By Daniel Hunter

The UK economy is expected to grow modestly in 2013, with the pace picking up in 2014, according to the CBI’s latest economic forecast published today (Wednesday). But the UK’s leading business group warned that external risks to the outlook, in the Eurozone and further afield, remain.

The CBI is forecasting GDP growth of 1% in 2013, slightly below its previous forecast of 1.4%. This reflects the weaker-than-expected growth rate in the fourth quarter of 2012 (-0.3%). Quarter-on-quarter growth is expected to be marginally positive (0.3%) in the first quarter of the year, and stay between 0.3-0.4% for the rest of 2013.

Next year, the CBI is expecting growth of 2%, unchanged from its November forecast. Quarter-on-quarter growth is expected to be modest at around 0.5-0.6%.

“We are beginning to see the return of organic growth, with clear signs that firms offering the right products into the right markets are growing sales and expanding," John Cridland, CBI Director-General, said.

“Recent business surveys also give grounds for cautious optimism about our forward prospects.

“Looking ahead, external risks to the outlook in the Eurozone and further afield are likely to keep growth at home and abroad in check.

“The potential for Eurozone tensions to flare up again, coupled with tough conditions in the domestic market, explain why business confidence remains patchy. After the uncertainties of 2012, the fear of external storm clouds lingers.”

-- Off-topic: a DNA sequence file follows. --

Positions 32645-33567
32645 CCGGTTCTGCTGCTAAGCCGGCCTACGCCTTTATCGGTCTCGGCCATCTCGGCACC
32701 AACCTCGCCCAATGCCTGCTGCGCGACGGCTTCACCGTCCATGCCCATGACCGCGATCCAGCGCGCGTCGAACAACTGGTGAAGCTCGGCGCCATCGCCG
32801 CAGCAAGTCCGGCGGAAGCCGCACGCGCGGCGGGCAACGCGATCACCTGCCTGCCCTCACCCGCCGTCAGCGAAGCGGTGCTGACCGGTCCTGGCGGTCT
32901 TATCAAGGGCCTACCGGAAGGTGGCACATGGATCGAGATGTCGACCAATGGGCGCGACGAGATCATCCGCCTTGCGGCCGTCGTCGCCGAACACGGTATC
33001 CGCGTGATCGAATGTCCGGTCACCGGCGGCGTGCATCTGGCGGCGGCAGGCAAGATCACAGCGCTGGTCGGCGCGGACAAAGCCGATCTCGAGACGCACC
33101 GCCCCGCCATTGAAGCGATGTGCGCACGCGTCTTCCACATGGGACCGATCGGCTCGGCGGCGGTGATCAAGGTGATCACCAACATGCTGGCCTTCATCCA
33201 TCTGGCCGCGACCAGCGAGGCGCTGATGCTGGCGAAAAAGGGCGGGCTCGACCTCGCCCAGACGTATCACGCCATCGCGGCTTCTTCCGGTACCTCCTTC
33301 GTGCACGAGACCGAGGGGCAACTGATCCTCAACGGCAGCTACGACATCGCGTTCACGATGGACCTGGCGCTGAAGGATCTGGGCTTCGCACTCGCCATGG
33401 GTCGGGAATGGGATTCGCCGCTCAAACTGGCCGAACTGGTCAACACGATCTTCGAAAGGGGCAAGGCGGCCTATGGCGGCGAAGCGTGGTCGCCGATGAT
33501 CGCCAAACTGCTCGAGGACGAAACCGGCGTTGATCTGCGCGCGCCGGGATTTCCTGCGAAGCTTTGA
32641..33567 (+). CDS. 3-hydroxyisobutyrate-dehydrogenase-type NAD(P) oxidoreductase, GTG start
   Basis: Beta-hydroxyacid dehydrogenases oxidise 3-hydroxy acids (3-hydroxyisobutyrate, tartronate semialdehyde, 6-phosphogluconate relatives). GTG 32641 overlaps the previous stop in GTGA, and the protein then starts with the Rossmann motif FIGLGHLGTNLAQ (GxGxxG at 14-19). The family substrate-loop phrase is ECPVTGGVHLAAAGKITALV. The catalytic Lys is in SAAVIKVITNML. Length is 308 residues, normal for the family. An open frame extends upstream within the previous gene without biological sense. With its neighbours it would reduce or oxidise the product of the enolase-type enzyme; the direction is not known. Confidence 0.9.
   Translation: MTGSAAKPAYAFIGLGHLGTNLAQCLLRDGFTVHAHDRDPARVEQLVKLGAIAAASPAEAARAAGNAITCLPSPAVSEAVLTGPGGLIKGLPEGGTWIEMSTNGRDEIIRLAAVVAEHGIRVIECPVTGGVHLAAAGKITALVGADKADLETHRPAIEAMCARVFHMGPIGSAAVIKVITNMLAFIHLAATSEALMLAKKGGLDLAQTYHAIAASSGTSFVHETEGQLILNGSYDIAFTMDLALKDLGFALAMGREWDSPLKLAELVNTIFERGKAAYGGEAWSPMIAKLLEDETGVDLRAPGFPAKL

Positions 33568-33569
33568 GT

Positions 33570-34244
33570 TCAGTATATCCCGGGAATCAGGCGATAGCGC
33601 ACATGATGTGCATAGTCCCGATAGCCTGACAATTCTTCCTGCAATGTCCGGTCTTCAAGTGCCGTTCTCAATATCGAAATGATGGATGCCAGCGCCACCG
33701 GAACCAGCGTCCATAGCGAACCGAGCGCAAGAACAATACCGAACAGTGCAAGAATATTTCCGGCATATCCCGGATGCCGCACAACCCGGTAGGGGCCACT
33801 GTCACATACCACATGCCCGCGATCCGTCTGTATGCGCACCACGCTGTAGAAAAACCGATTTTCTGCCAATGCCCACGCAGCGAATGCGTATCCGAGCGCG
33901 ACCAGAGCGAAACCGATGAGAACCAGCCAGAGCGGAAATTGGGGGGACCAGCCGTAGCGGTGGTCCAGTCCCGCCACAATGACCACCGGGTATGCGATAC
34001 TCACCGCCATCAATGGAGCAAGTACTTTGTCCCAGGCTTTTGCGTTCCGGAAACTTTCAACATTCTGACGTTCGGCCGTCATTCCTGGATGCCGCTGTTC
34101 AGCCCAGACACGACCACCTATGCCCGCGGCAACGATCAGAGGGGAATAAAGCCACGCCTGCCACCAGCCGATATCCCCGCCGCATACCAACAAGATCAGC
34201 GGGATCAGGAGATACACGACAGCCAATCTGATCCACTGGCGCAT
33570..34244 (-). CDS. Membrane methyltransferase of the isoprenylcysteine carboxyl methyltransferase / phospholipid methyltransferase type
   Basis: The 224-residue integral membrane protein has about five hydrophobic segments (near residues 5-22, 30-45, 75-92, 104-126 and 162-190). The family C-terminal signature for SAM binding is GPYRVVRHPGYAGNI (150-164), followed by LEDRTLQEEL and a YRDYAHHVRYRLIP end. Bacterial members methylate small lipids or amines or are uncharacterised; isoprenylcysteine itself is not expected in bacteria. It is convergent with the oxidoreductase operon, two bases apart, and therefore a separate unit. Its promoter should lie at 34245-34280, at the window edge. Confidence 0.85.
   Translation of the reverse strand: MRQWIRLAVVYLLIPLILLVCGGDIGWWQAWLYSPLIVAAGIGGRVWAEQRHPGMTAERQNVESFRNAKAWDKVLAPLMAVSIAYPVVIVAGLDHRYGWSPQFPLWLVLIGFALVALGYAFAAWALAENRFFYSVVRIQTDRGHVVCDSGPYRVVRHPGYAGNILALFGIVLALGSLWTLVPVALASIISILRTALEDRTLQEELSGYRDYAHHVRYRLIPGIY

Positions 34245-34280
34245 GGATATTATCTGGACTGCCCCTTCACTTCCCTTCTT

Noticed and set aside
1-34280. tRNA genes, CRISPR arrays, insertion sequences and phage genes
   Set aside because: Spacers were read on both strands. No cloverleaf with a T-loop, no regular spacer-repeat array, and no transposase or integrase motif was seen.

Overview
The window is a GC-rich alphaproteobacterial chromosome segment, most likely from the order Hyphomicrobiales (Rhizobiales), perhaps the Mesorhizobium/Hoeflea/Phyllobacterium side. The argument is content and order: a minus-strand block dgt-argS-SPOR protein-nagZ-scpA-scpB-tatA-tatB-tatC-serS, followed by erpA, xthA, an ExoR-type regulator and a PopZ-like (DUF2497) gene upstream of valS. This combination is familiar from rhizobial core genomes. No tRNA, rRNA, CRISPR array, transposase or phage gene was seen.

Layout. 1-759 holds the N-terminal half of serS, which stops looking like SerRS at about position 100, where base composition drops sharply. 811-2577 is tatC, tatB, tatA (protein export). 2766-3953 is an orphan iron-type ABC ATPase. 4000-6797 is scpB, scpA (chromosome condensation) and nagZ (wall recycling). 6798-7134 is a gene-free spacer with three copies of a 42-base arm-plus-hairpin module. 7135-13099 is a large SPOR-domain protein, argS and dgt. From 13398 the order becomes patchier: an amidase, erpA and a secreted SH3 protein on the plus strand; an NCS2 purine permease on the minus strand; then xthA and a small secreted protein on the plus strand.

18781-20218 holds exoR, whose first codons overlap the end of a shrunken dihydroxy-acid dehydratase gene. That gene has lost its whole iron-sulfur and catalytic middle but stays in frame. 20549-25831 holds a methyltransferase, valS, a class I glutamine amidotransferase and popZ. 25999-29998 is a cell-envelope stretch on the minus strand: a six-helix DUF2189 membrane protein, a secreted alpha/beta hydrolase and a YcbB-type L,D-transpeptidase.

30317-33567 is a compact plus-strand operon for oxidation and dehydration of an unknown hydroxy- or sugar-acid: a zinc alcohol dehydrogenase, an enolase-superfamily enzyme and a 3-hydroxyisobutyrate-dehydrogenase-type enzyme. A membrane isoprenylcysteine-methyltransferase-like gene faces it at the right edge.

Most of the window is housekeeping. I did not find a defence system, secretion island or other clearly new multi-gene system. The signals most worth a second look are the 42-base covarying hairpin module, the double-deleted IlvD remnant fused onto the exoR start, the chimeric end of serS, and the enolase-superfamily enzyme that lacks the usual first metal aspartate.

The CBI is forecasting that inflation will edge higher until mid-2013, but will fall back in the second half of the year, and will be close to the Bank of England’s 2% target throughout 2014.

Unemployment levels are unlikely to change significantly over the forecast period, at 2.5 and 2.42 million in 2013 and 2014 respectively.

Uncertainty on the international front is likely to continue to act as a restraint to business investment growth, which is expected to remain modest at around 6% in 2013 and 2014.

Meanwhile, the weak outlook for Eurozone growth continues to depress export prospects. Net trade is likely to be flat this year and next (-0.1% and 0.1% respectively).

Conditions will still be difficult for households in 2013, given weak growth in household spending power and unemployment at around 7.8%. Household consumption growth of 1.1% is expected this year.

“The recovery is a long drawn out process of adjustment, alongside deficit reduction, but there’s still scope for policy to provide further support," Mr Cridland added.

“We’ve called for the Government to boost capital spending by digging a bit deeper on current expenditure, and to get investment spending flowing in the short term, for example on much-needed repair and maintenance of the roads system.”

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